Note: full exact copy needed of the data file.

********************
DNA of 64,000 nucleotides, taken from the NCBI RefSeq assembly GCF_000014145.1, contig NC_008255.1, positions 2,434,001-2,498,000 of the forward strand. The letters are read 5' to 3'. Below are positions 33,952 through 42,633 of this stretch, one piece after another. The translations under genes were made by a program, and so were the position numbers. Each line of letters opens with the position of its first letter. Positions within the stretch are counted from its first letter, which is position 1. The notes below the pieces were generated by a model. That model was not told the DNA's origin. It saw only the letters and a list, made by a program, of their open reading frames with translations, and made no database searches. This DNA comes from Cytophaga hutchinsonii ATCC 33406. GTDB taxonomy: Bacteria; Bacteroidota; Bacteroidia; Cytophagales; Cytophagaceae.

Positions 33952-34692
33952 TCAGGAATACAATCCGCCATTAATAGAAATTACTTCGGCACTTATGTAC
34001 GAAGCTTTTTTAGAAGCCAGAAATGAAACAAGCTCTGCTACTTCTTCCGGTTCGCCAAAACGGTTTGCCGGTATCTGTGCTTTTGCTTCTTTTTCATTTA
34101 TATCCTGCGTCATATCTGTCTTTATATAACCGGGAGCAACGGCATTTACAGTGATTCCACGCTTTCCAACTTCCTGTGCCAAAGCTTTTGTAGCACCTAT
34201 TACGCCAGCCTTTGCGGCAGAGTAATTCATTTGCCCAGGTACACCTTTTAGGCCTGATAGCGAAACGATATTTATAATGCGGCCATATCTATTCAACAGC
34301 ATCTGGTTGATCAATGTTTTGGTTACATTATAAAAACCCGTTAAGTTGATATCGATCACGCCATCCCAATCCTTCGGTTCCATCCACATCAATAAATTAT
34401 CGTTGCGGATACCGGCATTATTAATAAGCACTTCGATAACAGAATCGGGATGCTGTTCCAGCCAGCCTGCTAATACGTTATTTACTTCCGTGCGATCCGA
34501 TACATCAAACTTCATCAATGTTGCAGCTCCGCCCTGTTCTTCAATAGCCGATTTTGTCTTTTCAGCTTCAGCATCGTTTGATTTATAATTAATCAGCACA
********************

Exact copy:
DNA of 64,000 nucleotides, taken from the NCBI RefSeq assembly GCF_000014145.1, contig NC_008255.1, positions 2,434,001-2,498,000 of the forward strand. The letters are read 5' to 3'. Below are positions 33,952 through 42,633 of this stretch, one piece after another. The translations under genes were made by a program, and so were the position numbers. Each line of letters opens with the position of its first letter. Positions within the stretch are counted from its first letter, which is position 1. The notes below the pieces were generated by a model. That model was not told the DNA's origin. It saw only the letters and a list, made by a program, of their open reading frames with translations, and made no database searches. This DNA comes from Cytophaga hutchinsonii ATCC 33406. GTDB taxonomy: Bacteria; Bacteroidota; Bacteroidia; Cytophagales; Cytophagaceae.

Positions 33952-34692
33952 TCAGGAATACAATCCGCCATTAATAGAAATTACTTCGGCACTTATGTAC
34001 GAAGCTTTTTTAGAAGCCAGAAATGAAACAAGCTCTGCTACTTCTTCCGGTTCGCCAAAACGGTTTGCCGGTATCTGTGCTTTTGCTTCTTTTTCATTTA
34101 TATCCTGCGTCATATCTGTCTTTATATAACCGGGAGCAACGGCATTTACAGTGATTCCACGCTTTCCAACTTCCTGTGCCAAAGCTTTTGTAGCACCTAT
34201 TACGCCAGCCTTTGCGGCAGAGTAATTCATTTGCCCAGGTACACCTTTTAGGCCTGATAGCGAAACGATATTTATAATGCGGCCATATCTATTCAACAGC
34301 ATCTGGTTGATCAATGTTTTGGTTACATTATAAAAACCCGTTAAGTTGATATCGATCACGCCATCCCAATCCTTCGGTTCCATCCACATCAATAAATTAT
34401 CGTTGCGGATACCGGCATTATTAATAAGCACTTCGATAACAGAATCGGGATGCTGTTCCAGCCAGCCTGCTAATACGTTATTTACTTCCGTGCGATCCGA
34501 TACATCAAACTTCATCAATGTTGCAGCTCCGCCCTGTTCTTCAATAGCCGATTTTGTCTTTTCAGCTTCAGCATCGTTTGATTTATAATTAATCAGCACA